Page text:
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HighTower Takes Multichannel Route to Expansion

By Thomas Coyle July 13, 2016

HighTower, a Chicago-based brokerage and RIA with offices around the country, is expanding on three fronts in an approach reflecting the economic constraints on growth, according to one expert.

As its mainstay, the eight-year-old firm targets unhappy wirehouse brokers who become HighTower employees and shareholders. Since 2013, it has offered custody-neutral investment and back-office support — in white-label and co-brand versions — to independents. And late last year it started buying smaller wealth firms, which it rebrands as HighTower practices and integrates with its service and operations platform.

HighTower’s three-prong attack comes down to economic efficiency, according to Kapin Vora, who leads consulting firm Capco’s wealth-management practice.

“They have extra capacity in their system, so it doesn’t cost them much to extend it” to other firms, Vora says of HighTower’s service offering. In addition by getting more RIAs in their stable — either through acquisition or outsourcing — they’re tapping into an advice channel that’s in a better light with consumers than big-name brokerages and, as it’s already subject to the fiduciary standard, more ready to handle the Department of Labor’s new retirement-account rule.

And the service business lets HighTower participate in other firms’ growth without diluting the shares its employee-track advisors view as a major part of their compensation.

“HighTower can reduce its cost base because its services are scalable,” says Vora.

But excess scale only attracts buyers when it solves problems, says William VanDresser of Legacy Wealth Advisors in Fort Lauderdale, Fla.

And, as it happens, HighTower solved a problem for VanDresser.

It started when the advisor’s biggest client, a man whose financial life had suddenly grown more complicated, asked him to leave Gibraltar Private Bank & Trust and set up a multifamily office to better manage his growing wealth.

William VanDresser

“I said I’d look into it,” says VanDresser.

He started this process with three advantages.

First, he had loyal clients – not just the one urging him to break away. Second, he was in Florida, a state with nice weather and favorable tax laws that attracts money from around the globe. That makes it prime expansion territory for growth-minded wealth firms. And third, as a former employee of Lydian Wealth Management — a firm that spawned multifamily office Convergent Wealth Advisors (now part of RBC) and investment-platform provider Fortigent (now part of LPL Financial) — he says he “knew a lot of RIAs throughout the country.”

But when VanDresser talked to firms about joining forces, he garnered plenty of interest but couldn’t find the cultural fit he wanted.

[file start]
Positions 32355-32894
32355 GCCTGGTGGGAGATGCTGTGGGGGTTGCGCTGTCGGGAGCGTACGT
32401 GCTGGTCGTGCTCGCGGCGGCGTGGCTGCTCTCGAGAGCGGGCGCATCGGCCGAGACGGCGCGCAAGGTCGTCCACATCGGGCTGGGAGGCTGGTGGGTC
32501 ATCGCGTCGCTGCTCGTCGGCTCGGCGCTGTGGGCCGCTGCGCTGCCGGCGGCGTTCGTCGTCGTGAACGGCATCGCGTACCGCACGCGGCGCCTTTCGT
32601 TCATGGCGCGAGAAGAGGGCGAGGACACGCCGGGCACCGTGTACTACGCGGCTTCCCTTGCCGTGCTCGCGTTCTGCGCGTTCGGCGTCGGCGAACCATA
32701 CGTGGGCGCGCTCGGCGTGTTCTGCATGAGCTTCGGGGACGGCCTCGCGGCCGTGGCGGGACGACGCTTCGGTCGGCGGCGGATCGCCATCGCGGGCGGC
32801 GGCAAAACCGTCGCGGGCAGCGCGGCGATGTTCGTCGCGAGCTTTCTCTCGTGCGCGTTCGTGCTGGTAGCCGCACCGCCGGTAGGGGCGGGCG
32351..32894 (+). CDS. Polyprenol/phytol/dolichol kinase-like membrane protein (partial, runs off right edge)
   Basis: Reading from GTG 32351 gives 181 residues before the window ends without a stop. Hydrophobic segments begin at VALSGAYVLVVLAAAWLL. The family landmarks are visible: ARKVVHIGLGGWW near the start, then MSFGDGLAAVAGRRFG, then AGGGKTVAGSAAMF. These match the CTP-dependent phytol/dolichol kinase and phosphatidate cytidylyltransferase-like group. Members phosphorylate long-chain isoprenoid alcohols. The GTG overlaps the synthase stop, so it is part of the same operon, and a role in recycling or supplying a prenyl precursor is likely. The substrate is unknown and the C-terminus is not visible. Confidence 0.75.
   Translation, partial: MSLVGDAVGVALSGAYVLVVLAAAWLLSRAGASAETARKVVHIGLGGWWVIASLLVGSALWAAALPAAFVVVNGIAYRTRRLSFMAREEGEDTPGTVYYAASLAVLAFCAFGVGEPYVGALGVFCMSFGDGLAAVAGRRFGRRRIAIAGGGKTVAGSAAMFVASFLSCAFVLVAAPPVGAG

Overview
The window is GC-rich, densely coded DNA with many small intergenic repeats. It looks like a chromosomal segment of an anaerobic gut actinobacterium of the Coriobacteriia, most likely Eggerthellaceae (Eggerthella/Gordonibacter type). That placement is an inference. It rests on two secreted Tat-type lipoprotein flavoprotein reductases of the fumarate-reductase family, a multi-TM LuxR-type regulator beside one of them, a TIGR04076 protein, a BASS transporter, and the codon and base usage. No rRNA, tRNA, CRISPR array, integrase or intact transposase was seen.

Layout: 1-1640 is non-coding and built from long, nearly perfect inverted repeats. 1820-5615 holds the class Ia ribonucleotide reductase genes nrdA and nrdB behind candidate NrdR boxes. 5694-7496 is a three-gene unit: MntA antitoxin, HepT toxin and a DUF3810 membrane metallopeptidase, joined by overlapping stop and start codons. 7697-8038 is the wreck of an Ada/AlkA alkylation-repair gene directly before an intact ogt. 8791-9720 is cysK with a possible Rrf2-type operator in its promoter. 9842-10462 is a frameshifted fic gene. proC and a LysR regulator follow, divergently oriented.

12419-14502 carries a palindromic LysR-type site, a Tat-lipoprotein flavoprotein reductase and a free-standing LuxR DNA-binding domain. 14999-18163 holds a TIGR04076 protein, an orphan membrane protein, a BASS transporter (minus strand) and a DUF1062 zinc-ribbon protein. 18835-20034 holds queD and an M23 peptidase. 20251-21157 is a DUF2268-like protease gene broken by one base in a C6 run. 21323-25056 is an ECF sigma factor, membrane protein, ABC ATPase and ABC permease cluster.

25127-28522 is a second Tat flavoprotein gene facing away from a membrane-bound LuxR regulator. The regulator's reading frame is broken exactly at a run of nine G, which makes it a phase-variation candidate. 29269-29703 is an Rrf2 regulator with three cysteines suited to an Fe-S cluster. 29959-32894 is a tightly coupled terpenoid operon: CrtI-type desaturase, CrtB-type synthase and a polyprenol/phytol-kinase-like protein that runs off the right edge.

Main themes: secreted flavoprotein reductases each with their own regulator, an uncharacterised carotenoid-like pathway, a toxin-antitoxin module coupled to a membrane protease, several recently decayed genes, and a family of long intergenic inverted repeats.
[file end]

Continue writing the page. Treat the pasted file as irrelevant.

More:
Then he looked into starting his own RIA, only to back away in view of all the unfamiliar work involved. In addition to registering the practice and setting up a physical office, the RIA option would've called for “building out our own relationships with custodians and technology providers,” he says. “It takes capital upfront and it’s time consuming.”

Worse, it leaves the startup with little pricing power to wield on its clients’ behalf. “We have $500 million and wanted to find a way to leverage a bigger organization’s scale,” he explains.

That’s when VanDresser started thinking about HighTower, which manages about $30 billion. “I got very good reports about it from people I knew there,” he says.

But he didn’t want to join HighTower as an employee. “I wanted to be independent for my clients and because we like the idea of owning our own business and controlling our destiny,” he says.

The advisor says engaging HighTower as his brokerage and RIA as an independent advisor last year saved him the headaches of setting up on his own and gave him the economies of scale, personal freedom and cultural fit he was looking for.

“It’s very important to be surrounded by people you enjoy working with,” says VanDresser of his workplace philosophy. “HighTower people know how to work hard but they’re also nice and fun.”

Meanwhile Michael Parker, head of enterprise development at HighTower, says there’s “no material difference” between practices that operate from the firm’s platform, whether captive or independent.

“There are structural differences, sure, but the core values and the quality of the business are the same,” he says. “We have a fiduciary culture and we look at all sides of the client’s financial life, both sides of the balance sheet.”

Adds Parker: “Advisors come here for operational efficiency and to be part of a community of like-minded advisors we’ve built, and for everyone the same cultural criteria applies.”

That’s all good, says Capco’s Vora, but to make a multichannel offering work for the long run it can’t be too ready to bend — especially if it includes an outsourcing component.

“Things get messy and expensive if you start customizing the platform for individual advisors,” says Vora. “It only works when you stay true to the model.”